Monday, November 3, 2014

The Hollaback Video is Racist, But That Doesn't Mean Street Harassment Isn't an Issue


I've noticed a trend: white women use white feminism to let white men off the hook for their sexism and Black men use white feminism (or the excuse: well what white women did was racist!) to let themselves off the hook for their sexism.


In either case, when I as a Black woman was walking home last week a guy followed me for about two (long South London) blocks. He not only acted like he had a right to be in my personal space but he acted like he had more of a right to my time than I did.

After opening with my name because he saw my student ID in my bag (so not creepy!) he questioned me about where I was going (definitely not creepy!) and proclaimed himself to be single. I had no choice but to say that I'm taken even though I strongly resent the idea that another man needs to theoretically own me in order for me to have the right to rebuff another man's advances.

In the end, I had to quickly j-walk across the street just so he would stop following me. I purposely walked the wrong way for a good five minutes, careful to stay in a heavily populated area, until the  guy disappeared just because I knew I didn't want him to have any idea of where I live.

That's street harassment. And unlike what you'll see in the recently uploaded video by Hollaback that shows a white woman walking for 10 hours through NYC only being harassed by Latino and Black men this guy who harassed me was white. (It already says a lot that they use AAVE to signify responding to street harassment in the very name of their organization).

But street harassers don't have a race because two days later a Black man approached me saying "Hey are you lonely? Need some company?" as I quickly tried to walk away. I was just walking to get groceries.

I'm all for pointing out that the "myth of the Black rapist" (s/o to Angela Davis) needs to die. In fact, I'd go so far as to say that groups such as Hollaback are less about ending male privilege and more about upholding white supremacy. Because if you need to make white males invisible in your so-called anti-sexist critiques how are you really fighting patriarchy?

But what I'm not willing to do - what I cannot do as a self-respecting Black woman - is act like the opposite is true and Black men don't do street harassment any at all. Or furthermore, I'm not willing to pretend that street harassment isn't a vital issue for Black women.




It's convenient to use this video to silence talks of street harassment within the Black community. The same Black men who will argue that Black feminists care too much about what white women are doing will then take any racist thing white women do and use it to justify why any critique of patriarchy is inherently anti-Black and white supremacist.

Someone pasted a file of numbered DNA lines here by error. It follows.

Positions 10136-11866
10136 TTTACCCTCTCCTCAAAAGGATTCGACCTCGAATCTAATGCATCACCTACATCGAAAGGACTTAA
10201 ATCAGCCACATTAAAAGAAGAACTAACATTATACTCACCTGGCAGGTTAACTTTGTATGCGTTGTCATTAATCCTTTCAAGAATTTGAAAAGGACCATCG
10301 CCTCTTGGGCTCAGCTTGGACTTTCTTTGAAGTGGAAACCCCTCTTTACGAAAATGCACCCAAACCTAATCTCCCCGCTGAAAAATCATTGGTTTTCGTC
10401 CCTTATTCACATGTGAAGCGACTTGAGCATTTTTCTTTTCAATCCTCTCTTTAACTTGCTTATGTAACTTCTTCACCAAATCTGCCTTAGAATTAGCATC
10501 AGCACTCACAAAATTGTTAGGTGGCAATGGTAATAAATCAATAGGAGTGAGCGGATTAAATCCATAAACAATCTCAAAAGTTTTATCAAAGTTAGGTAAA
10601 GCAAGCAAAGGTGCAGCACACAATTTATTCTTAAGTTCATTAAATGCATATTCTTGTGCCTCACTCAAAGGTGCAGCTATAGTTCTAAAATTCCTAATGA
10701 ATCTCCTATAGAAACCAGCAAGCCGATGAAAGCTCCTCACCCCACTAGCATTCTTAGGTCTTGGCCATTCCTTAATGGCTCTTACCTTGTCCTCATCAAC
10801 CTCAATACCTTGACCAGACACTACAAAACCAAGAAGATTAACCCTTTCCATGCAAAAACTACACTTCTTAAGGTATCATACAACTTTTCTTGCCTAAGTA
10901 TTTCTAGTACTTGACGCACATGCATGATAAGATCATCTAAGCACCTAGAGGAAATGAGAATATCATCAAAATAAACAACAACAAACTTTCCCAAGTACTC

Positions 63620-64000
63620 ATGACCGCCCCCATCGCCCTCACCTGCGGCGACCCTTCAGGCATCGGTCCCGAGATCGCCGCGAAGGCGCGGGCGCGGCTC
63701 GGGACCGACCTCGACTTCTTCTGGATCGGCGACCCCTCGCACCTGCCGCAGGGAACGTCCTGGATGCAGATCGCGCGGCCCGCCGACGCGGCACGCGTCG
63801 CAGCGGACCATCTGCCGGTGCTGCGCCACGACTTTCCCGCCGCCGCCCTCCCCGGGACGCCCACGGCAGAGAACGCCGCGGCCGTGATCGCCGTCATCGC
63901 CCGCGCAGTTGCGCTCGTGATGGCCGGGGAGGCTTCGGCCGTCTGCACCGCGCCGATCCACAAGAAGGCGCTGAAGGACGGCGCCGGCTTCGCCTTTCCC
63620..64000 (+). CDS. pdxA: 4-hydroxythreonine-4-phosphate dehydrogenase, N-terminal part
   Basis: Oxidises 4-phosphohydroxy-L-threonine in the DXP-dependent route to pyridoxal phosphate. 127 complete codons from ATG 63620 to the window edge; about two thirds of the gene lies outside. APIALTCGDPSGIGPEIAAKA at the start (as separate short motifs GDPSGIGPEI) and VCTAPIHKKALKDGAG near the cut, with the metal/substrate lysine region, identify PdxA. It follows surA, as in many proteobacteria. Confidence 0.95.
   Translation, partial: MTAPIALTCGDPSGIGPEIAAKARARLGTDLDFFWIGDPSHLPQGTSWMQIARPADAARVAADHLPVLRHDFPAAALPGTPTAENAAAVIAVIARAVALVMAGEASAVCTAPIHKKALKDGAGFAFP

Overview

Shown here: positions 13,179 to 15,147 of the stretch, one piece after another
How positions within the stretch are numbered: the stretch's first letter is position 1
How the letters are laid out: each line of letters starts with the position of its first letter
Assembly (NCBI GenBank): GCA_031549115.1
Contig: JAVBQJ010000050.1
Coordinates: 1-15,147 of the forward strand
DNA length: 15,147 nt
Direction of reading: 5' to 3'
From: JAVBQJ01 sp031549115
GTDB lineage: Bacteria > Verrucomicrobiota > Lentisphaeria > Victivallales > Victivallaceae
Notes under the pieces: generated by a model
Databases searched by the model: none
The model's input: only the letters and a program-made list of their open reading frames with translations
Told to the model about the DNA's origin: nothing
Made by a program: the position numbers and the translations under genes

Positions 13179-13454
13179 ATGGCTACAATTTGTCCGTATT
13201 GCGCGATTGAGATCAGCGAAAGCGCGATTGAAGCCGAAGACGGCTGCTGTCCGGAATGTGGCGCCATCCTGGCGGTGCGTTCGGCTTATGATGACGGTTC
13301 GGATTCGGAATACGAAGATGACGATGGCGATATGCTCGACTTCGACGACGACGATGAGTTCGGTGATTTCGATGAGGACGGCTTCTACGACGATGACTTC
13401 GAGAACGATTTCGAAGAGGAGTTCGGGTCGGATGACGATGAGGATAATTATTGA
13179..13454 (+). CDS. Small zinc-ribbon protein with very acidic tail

This argument is so disrespectful and debilitating towards Black women because although street harassers have no particular race (unless you count men as a race), street harassment is far more severe for women of color.

I guarantee, if the star of the video had been a woman of color - particularly a Black woman - the comments heard would have been even worse! There probably would have been sexual propositions, more blatant stalking, and more degrading language.

Historically, we also can't ignore that Black men have been murdered for even looking at a white woman. Let's start with Emmett Till (1955) but Alfred Wright was brutally murdered in 2013 for being married to a white woman.

This cultural reality makes it so that white women remain "protected" from the full brunt of male entitlement. At least in relation to men of color. This no doubt carries to street harassment. When you're a woman of color the "hey beautiful's" and "how you doing's" caught on the Hollaback video can and will quickly turn to "you're an ugly bitch anyway" and maybe even lead to a threat of physical harm. Recently, a Black woman's throat was slit by a man who she rejected after he had approached her on the street. 

Black women are often put in the tricky, sandwiched position of having to call out white women's racism both because they'll be viewed sideways by Black men if they don't and because white women's racism impacts all Black people irregardless of gender. But also Black women have to then reconstruct everything done through the white gaze to bring attention to "Hey this topic does matter! And it actually really impacts Black women!"

So by all means call out the racism of Hollaback but don't do it at the expense of Black women - who believe it or not - are very real victims of street harassment.


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21 comments:

  1. Great article! I think the original video was so alarming for many Black people because it is yet more propoganda that is incorrectly targeting Black men as being somehow MORE dangerous than all others on the planet. I am also against street harrassment, but I am even less for the constant assault on Black people through media outlets. I am SO happy that the Black community did not let this one slide, and are sharing their stories of harrassment by non-Black men. I also think there should be stronger definitions about what "street harrassment" is, because I did not consider most of the examples in the original video to be "harrassment". But I come from a place where men "holla" at women in a respectful manner (as I felt the majority of the men were doing in this video). I think there must be a greater effort to define what is "saying hello" and what is "harrassment".

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